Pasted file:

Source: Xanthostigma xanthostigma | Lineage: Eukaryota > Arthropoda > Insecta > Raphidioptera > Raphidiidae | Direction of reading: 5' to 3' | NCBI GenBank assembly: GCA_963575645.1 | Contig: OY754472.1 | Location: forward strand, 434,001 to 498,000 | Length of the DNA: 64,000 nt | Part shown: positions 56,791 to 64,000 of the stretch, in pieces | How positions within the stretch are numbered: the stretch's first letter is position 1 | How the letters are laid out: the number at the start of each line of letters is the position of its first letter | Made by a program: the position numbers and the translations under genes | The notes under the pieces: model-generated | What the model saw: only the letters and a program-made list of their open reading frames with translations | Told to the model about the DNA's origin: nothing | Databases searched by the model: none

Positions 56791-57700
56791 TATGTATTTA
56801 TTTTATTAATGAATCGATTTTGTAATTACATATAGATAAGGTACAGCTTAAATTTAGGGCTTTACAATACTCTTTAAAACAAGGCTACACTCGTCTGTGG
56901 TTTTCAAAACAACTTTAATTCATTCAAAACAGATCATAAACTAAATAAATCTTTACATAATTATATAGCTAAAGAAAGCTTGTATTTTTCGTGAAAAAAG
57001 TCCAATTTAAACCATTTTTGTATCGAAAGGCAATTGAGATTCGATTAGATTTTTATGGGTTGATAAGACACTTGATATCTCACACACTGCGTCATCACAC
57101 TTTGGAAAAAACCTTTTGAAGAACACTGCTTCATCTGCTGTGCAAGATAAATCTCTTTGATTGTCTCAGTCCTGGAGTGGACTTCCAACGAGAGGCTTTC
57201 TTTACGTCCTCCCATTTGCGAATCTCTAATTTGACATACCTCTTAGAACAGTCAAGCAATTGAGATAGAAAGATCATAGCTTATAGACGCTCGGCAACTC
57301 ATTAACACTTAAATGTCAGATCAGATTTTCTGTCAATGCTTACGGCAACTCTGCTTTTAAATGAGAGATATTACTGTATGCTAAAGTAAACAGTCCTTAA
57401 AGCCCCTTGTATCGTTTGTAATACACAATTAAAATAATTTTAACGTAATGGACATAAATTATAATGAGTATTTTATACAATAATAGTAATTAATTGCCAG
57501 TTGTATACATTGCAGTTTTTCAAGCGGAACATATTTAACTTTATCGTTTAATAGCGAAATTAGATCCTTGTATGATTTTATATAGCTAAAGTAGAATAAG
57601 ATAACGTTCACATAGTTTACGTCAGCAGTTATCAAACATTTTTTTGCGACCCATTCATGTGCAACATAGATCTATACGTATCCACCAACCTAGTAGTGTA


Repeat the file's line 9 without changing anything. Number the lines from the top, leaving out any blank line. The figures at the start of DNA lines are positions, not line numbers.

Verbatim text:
57301 ATTAACACTTAAATGTCAGATCAGATTTTCTGTCAATGCTTACGGCAACTCTGCTTTTAAATGAGAGATATTACTGTATGCTAAAGTAAACAGTCCTTAA